If what you say is true then by all means it would support this idea but I object to it and in this case it would make that being evil by punishing someone not involved in the crime.
That doesn't make sense, for a classical monotheist, a human chooses to do evil, so a human is involved in the crime, and therefore punished. For them:
No to little sin = Saint.
If a god creates you, sure it might know that you would do evil things but that doesn't make the maker evil by doing so.
Well that's the whole argument for the free will defense, and the crux of the argument of evil which I presented. What is interesting is that you believe humans don't have free will, and the funny thing is, the free will defense doesn't mean a thing if humans don't have free will.
I don't believe any gods exist however; why couldn't the god create you with the intention of absolute freedom to act? Who says this god would be all knowing? Why couldn't a god be uncertain to what your actions would result in? Even if this god did know all actions it still would not make the maker evil just like the gun maker analogy.
For a classical monotheist, the concept of omnibenevolence stems from two basic ideas of God: that God is perfect and that God is morally good. Therefore, God must possess perfect goodness. Being perfectly good must entail being good in all ways at all times and towards all other beings. Your analogy of the gun-maker is somewhat faulty, because a gun maker or gun manufacturer is a fundamentally different type of entity from omnipotent, omniscient deity. I call such ideas, the extreme stretch of analogies until they break.
Well I don't think we have free will. I think we have the illusion of free will but many things are determined already just by natural phenomina.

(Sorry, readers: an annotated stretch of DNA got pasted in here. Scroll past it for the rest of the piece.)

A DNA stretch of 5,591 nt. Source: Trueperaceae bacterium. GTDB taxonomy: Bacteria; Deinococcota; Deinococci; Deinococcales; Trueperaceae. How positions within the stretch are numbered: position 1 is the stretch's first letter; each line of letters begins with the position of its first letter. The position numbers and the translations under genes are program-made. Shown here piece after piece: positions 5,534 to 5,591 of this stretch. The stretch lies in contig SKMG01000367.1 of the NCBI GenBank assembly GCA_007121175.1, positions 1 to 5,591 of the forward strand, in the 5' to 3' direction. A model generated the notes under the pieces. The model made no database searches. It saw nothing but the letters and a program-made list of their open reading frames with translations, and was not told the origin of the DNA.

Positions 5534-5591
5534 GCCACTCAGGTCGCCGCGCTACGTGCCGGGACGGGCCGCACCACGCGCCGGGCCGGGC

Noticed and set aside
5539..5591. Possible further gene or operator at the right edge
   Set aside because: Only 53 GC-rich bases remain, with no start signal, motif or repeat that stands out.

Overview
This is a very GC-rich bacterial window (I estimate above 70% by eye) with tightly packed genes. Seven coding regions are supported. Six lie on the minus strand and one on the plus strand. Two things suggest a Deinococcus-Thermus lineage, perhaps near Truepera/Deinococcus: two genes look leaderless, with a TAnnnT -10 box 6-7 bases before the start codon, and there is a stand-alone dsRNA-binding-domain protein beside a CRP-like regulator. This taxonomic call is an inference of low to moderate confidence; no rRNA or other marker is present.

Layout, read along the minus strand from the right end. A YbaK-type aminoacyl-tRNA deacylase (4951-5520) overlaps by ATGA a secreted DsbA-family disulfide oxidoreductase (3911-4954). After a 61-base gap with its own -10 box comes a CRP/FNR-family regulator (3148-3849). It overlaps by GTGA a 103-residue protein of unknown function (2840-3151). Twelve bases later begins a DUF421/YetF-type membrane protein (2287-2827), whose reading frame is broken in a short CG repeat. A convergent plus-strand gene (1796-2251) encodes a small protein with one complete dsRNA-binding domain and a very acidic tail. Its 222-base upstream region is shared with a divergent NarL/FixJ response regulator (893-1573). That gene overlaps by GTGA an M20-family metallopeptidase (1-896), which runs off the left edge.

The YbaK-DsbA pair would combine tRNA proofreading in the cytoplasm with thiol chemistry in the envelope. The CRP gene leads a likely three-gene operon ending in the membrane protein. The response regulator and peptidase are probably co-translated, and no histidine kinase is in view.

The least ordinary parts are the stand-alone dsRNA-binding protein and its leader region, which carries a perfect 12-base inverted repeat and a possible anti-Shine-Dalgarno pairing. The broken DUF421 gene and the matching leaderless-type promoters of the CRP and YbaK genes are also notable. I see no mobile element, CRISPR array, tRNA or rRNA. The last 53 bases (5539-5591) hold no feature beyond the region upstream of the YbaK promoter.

Free will is dependent on how you define it. This subject is such a large can of worms that I'll post an explanation as to what I mean in my next post.
Yeah I am familiar with the argument. I like it but I actually don't see any contradiction in it. I think people are refuting "properties" of this deity without actually "knowing" if the properties are real or not. Does a god necessarily need to be required to be all powerful? Or is this just another property that people impose on their god concept?
If only I knew, but I do know that Atheists sometimes suggest that an omni-God tend to be defined out of existence by their own increasing definitions, while the more finite deities are much more plausible due to their limitations producing fewer contradictions. As I said, Atheists love to make God as illogical as possible to prove God doesn't exist.
Or... a god could exist that is able to do evil things which then wouldn't contradict anything.
By the stated definition of God in the original argument, yes there will be a contradiction.
Well I see an underline absurdity. I mean you make two realms, one to test the product (humans) for quality assurance (acceptence) and the other to "reward" them or "punish" them for their choice? What was the point in letting them live out their lives if they were destined for the "punishment" their entire life? Why not just create them in the "punishment" realm to begin with since thats where you "knew" they would end up anyways.
That's funny, because it reminds of what my best friend who always used to tell missionaries who come knocking on his doors, to basically piss them off: God creates you, then cuts off all contact with you and expects you to fend for yourself because hey, the evil in the world isn't HIS problem, HE didn't make it... Then, the next time you see him, he's all pissed off at you for not living by his personal standards, despite the fact that he never spoke to you directly to teach them to you. God is an abusive father.
But to get to the point, a monotheist can argue that human violence and suffering should not be explained or excused by attributing them to God, he created us out of love. Furthermore, fanatics would argue something along the line that all pain and suffering is not from God. But God does allow it to happen if it helps to mold our free will towards His perfection. We are sinful people... that sin must be purified.
Everyone is agnostic, because no one has knowledge that a god exists.
But agnostics are indecisive unlike atheists. A person like me avoids making any clear decision about God, even though my life becomes worthwhile by making decisions.
It might be better off to just make a clear choice of either theism or atheism, and making a decision. And even if it is the wrong one, it might be better than remaining in a state of indecision. Only God can tell (Sorry for the pun).